14 August 2015 //
From the little taste test samples that are handed out on Saturday mornings at your local grocery to a comprehensive automobile crash test, sample testing is everywhere and is completed for many reasons: to test a concept, prove a design, gather information, maintain safety or performance standards, locate a problem, and so on.
In the packaging industry, sample testing is commonplace and is one of the best ways to get information and feedback on a new idea or project. When deciding whether or not to do a sample test, you must prove that sample testing is needed and how the subsequent test data (good or bad) will be used to determine a path forward. In addition, you must also consider the steps you must go through to complete the test and the substantial amount of resources, time and planning involved.
When planning a secondary packaging sample test, here are three things you’ll need to do:
1. Identify the Goal of a Sample Test
While there is value in completing sample tests, it is also important to verify that a sample test is worth the effort and cost. The goal of completing samples is not to simply have them sit around, but to use the information gathered from the test to make a decision on the best way to move forward.
The following are typical reasons you would want to perform a sample test to determine the best secondary packaging:
- Test and compare packaging materials (film, corrugate) in various arrangements
- Test and compare package styles (i.e., bull’s eye wrap vs. tight wrap)
- Show the end customer or market team a visual “touch and feel” sample
- Test the package’s ability to unitize a product collation
- Test the package’s durability through distribution as a single unit or in a pallet load arrangement
- Create representative test samples for downstream equipment manufacturers (i.e., palletizer)
2. Identify a Manufacturer to Perform the Test
After identifying the goal(s) for a sample test, the second step is to identify and contact the group that will be completing the test and communicate your goals. It’s important to be open to feedback at this stage as many packaging groups (including co-packers and OEMs) may have experience with a similar application and have valuable insights to share.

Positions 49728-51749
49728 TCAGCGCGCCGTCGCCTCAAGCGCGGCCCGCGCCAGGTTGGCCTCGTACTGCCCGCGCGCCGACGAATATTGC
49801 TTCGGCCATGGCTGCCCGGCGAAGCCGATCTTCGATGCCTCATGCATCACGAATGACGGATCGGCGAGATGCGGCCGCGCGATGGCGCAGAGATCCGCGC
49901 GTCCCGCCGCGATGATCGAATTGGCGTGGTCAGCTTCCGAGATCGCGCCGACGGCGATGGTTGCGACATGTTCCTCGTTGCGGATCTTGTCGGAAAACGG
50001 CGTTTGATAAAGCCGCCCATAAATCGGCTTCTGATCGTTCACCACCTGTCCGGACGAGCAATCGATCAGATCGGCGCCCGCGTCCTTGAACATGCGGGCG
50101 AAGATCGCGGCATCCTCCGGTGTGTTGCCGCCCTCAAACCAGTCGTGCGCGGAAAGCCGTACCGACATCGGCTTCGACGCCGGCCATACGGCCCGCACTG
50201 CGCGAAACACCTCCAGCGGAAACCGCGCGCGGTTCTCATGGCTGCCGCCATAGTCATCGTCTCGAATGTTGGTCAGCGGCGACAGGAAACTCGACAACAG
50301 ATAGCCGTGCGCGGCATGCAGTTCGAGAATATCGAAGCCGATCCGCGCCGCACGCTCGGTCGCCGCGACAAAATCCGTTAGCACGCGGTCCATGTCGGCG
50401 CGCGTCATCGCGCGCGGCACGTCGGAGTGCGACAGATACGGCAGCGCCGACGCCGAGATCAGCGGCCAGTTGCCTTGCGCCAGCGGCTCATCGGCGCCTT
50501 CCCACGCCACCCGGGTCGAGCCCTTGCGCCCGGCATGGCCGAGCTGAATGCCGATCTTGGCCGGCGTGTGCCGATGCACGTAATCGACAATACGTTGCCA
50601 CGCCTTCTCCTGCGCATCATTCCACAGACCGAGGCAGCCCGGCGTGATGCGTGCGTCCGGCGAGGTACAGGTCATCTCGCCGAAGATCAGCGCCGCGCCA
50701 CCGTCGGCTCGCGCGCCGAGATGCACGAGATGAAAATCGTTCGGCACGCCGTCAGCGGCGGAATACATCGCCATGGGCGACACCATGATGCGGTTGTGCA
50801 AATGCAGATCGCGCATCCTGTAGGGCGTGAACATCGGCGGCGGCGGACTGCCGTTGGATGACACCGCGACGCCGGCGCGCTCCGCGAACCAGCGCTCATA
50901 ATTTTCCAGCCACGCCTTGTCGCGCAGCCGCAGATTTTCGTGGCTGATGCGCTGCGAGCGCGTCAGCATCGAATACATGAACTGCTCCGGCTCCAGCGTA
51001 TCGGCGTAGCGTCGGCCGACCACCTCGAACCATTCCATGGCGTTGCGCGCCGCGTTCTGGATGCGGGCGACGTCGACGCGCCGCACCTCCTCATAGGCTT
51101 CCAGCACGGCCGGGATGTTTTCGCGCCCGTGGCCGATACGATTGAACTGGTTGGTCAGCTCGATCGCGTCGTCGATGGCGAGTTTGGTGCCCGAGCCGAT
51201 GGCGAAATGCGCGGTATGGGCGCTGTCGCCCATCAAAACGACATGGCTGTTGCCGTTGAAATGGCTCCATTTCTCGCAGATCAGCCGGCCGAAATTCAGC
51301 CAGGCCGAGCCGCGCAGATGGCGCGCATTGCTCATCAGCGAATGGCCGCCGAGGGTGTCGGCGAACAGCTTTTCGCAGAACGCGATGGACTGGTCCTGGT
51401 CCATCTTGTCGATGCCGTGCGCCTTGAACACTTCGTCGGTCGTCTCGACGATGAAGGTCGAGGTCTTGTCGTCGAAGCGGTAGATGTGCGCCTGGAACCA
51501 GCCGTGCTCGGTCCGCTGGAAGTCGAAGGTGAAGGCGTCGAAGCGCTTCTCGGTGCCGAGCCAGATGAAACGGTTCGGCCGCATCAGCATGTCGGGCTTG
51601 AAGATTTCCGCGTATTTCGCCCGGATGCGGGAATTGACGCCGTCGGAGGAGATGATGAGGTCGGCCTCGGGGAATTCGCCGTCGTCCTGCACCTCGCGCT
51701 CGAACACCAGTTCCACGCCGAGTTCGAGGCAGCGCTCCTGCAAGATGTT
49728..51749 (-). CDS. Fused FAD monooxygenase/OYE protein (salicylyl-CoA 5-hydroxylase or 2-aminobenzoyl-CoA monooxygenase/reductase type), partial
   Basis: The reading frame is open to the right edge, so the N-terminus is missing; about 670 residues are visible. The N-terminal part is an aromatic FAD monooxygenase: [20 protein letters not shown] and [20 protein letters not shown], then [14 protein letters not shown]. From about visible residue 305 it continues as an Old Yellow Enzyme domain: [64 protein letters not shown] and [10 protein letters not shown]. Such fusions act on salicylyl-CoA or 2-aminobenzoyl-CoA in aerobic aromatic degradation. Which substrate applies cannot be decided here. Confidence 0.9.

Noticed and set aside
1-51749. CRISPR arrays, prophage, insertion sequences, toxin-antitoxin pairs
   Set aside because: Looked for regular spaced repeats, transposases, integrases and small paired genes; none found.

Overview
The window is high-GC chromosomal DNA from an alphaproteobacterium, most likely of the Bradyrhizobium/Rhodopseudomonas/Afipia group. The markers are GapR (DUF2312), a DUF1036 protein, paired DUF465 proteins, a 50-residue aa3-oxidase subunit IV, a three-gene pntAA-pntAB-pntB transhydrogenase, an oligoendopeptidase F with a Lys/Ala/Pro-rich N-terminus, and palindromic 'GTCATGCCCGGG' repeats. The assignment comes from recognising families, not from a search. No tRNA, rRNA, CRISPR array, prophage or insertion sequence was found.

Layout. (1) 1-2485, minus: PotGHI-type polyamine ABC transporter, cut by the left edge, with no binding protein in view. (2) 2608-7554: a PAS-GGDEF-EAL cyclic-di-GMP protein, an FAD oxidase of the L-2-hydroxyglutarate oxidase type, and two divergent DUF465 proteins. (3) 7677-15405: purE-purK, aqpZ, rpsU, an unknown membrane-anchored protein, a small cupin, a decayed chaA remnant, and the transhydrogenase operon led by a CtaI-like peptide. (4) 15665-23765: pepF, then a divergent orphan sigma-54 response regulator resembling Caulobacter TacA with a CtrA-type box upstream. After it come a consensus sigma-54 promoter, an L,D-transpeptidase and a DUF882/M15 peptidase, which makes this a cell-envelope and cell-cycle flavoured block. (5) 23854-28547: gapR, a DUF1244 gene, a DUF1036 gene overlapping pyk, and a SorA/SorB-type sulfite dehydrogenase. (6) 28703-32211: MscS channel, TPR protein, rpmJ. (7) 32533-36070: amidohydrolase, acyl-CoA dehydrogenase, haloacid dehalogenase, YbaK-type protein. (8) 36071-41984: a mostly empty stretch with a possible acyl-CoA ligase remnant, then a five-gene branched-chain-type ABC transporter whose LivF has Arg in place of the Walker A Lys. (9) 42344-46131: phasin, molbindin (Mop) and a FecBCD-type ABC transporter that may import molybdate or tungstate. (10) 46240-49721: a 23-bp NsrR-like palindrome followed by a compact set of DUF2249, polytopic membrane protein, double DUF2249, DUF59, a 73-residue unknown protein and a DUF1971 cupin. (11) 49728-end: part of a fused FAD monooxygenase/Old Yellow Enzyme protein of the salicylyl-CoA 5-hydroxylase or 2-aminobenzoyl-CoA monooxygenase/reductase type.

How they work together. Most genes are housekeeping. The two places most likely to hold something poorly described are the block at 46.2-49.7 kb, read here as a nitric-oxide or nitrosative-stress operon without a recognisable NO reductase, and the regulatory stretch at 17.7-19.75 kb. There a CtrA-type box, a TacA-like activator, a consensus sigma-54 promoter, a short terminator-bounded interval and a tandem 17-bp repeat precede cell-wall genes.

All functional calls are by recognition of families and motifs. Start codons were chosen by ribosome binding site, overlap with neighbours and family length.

3. Arrange the Test
Once a packaging group is on board, the next step is to identify all of the resources and logistics required to complete the test. When assembling resources, it’s paramount that the materials, equipment and methods selected are as close to the real-world process as possible. Typical arrangements that need to be made include:
- Test product, including minimums and maximums or best- and worst-case scenarios
- Sufficient quantities of test materials (i.e., film, corrugate)
- Test equipment
- Additional labor
- Travel arrangements
- Product shipping arrangements
Be advised that getting film and/or corrugate produced and ready for testing may have a 3-4 week lead time. Also confirm that the test equipment is capable of completing the test run in a comparable manner to what the final package will require. In some instances a modified existing machine or even a proof-of-concept machine may be required depending on the level of complexity and the quantity of samples required.
Once all the pieces are in place and project funding is approved, a meaningful sample test run can be scheduled.
In our next blog, we’ll review the parameters of sample testing, and how to use the results.
Are you interested in learning more about sample testing and how if it might work for your next project? Contact EDL Packaging today to discuss it further.